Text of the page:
Some examples follow

Karnataka The state of Karnataka has taken up vetiver for watershed conservation with considerable enthusiasm. Traditionally, the state's farmers have used the grass as boundary plantings, and, although some have placed hedges across the middle of their land-an indication that they understand its value for erosion control-its use to conserve soil and moisture is essentially new.

Among the results of this exploratory research are some from Kabbanala. Even in their first year, the partially formed hedges held back 30 percent more rainfall runoff than graded banks, 47 percent more than conventional contour cultivation, and 24 percent more than hedgerows of leucaena. In addition, they held back 43 percent more soil than graded banks, 74 percent more than contour cultivation, and 54 percent more than leucaena hedges. Moreover, apparently because of the improved soil-moisture levels, the vetiver hedgerows boosted crop yields 6 percent more than those on graded banks, 26 percent more than those on contour cultivation, and 10 percent more than those behind leucaena hedgerows.

Maharashtra and Madhya Pradesh On the black cotton soils in these two states, vetiver has also grown well. It holds back soil and some moisture but (unlike bunds) does not create pools of standing water on these heavy, ill-draining clays. This is important because these soils are so difficult to work with that at present they are only partially used: in the wet season they get too waterlogged; in the dry season they crack open. Bringing the black cotton soils into fuller use could boost India's food production because there are millions of hectares of them.

Tamil Nadu. In Tamil Nadu there has been no formal governmental support thus far, but the Regional Research Station at Aruppukkotai began testing vetiver in 1987. Another grass and two shrubs were later added to the trial. Both grasses grew into hedges far more quickly than the shrubs, and both also proved better at trapping moisture. Vetiver was the best of all. It retained between 3 and 9 percent more moisture than the other plants. Soil behind it contained 26 percent more moisture than that on the control slope, which lacked protective hedges.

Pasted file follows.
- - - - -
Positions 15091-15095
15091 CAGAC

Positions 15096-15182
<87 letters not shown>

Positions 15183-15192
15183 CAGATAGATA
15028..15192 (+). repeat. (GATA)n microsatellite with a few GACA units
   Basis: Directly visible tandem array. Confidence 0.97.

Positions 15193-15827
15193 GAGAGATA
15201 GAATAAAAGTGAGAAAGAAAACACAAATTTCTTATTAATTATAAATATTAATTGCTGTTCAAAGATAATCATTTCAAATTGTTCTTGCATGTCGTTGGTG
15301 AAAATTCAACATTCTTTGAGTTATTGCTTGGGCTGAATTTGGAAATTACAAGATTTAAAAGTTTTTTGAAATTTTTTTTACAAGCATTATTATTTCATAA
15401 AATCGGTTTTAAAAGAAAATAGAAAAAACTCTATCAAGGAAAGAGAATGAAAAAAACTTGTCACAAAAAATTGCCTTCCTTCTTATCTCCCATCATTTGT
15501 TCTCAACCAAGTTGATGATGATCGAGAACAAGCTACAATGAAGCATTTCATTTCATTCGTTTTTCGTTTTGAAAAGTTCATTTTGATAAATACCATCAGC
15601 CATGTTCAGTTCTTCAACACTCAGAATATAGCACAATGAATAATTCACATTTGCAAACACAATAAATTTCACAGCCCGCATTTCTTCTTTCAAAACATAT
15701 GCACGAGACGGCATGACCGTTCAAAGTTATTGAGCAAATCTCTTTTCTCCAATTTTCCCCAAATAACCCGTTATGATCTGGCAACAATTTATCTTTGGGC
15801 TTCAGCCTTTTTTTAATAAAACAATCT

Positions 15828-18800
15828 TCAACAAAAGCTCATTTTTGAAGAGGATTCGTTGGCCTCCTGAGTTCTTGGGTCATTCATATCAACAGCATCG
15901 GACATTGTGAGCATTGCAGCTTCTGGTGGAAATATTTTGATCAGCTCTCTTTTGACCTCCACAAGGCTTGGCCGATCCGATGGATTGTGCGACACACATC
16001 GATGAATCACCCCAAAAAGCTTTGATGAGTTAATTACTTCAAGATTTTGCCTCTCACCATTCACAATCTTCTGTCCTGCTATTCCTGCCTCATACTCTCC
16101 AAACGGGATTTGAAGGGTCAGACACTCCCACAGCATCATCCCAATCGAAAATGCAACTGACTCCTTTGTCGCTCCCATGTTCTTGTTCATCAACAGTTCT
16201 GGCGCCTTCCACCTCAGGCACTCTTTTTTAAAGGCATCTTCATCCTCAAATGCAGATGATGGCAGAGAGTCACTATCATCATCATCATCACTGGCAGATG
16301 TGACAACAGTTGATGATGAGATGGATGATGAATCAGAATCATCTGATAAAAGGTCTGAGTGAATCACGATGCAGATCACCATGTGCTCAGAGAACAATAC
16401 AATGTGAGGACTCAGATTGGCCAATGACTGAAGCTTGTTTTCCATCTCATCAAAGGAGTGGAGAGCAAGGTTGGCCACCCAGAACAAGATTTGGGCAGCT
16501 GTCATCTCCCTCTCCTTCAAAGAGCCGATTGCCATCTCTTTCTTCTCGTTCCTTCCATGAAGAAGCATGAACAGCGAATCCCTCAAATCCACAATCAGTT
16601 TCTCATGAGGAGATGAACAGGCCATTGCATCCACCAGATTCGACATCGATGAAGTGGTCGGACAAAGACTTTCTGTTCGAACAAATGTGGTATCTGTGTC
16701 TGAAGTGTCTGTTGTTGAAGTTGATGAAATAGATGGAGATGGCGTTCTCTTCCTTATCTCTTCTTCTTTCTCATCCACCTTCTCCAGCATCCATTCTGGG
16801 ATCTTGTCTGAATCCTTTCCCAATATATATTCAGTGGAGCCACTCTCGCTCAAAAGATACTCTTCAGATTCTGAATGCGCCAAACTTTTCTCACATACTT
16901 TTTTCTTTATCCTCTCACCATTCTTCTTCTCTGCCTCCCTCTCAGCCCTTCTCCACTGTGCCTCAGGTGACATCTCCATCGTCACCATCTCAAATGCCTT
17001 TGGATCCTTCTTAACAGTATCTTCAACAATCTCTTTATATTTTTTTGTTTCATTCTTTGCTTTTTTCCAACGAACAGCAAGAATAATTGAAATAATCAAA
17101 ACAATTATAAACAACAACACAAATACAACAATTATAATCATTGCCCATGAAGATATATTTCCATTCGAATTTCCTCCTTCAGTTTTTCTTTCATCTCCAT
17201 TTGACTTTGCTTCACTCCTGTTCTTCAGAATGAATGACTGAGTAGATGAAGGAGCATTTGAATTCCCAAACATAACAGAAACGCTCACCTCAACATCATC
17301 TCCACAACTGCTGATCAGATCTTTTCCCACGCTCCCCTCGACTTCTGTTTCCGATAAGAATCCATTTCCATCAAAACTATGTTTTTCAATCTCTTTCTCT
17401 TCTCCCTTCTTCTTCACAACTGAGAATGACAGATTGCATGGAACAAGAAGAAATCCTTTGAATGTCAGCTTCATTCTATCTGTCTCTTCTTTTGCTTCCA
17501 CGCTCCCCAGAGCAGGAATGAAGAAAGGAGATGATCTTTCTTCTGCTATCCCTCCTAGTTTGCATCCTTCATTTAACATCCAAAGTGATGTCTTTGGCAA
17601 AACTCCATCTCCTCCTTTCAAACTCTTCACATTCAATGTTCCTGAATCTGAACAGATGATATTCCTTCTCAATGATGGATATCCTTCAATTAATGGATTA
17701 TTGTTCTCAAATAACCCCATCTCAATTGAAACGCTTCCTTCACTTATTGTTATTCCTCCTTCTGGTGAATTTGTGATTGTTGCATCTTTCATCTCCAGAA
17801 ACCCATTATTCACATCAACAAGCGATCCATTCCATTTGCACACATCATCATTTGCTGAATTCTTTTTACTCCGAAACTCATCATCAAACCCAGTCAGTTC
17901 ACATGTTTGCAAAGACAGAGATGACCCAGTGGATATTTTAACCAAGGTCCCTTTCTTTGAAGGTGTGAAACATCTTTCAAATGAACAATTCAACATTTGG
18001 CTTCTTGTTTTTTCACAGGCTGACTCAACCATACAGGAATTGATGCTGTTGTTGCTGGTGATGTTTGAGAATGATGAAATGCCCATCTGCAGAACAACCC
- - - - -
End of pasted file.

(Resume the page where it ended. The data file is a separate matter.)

All in all, vetiver is starting to be accepted for erosion control. The state's department of agriculture has taken up large-scale multiplication of vetiver. Extension agents are being trained. And contour hedges are being established in selected watersheds. Ultimately, the state plans to protect much of its dryland areas with vetiver.

Andhra Pradesh. The government of Andhra Pradesh has planted vetiver in several watershed-management projects. The results, however, are not completely satisfactory. Because of the state's semiarid climate, the plants take at least three years to grow together into fully functional hedges. Farmers, therefore, are as yet unconvinced of vetiver's value. Indeed, some, concluding that the plant will never do them any good, have plowed it up. Nonetheless, more than three out of four are waiting to see.


With its steep slopes and rushing rivers, Nepal is one of the most erosion-prone nations. Vetiver has traditionally been used in the lowland area known as the Terai, but only to stabilize the banks of waterways. Today, it can be found verging many irrigation canals, especially in locations where people tend to walk. The roots are commonly harvested and made into hairbrushes, among other things. Also, basket weavers prefer vetiver stem; they say it holds paint and keeps its color better.

Given the results in neighboring India, much interest in vetiver has recently surfaced in Nepal. Both private organizations and government agencies have established nurseries and are growing the grass. They hope, primarily, to use it to protect the front lip of terraces (of which there are vast numbers), but they see it also as a possible way to stabilize roadsides and to protect (even "renovate") landslide areas. One group is trying to save a small dirt airfield by planting vetiver along the banks of a hungry river that is slowly eating it away.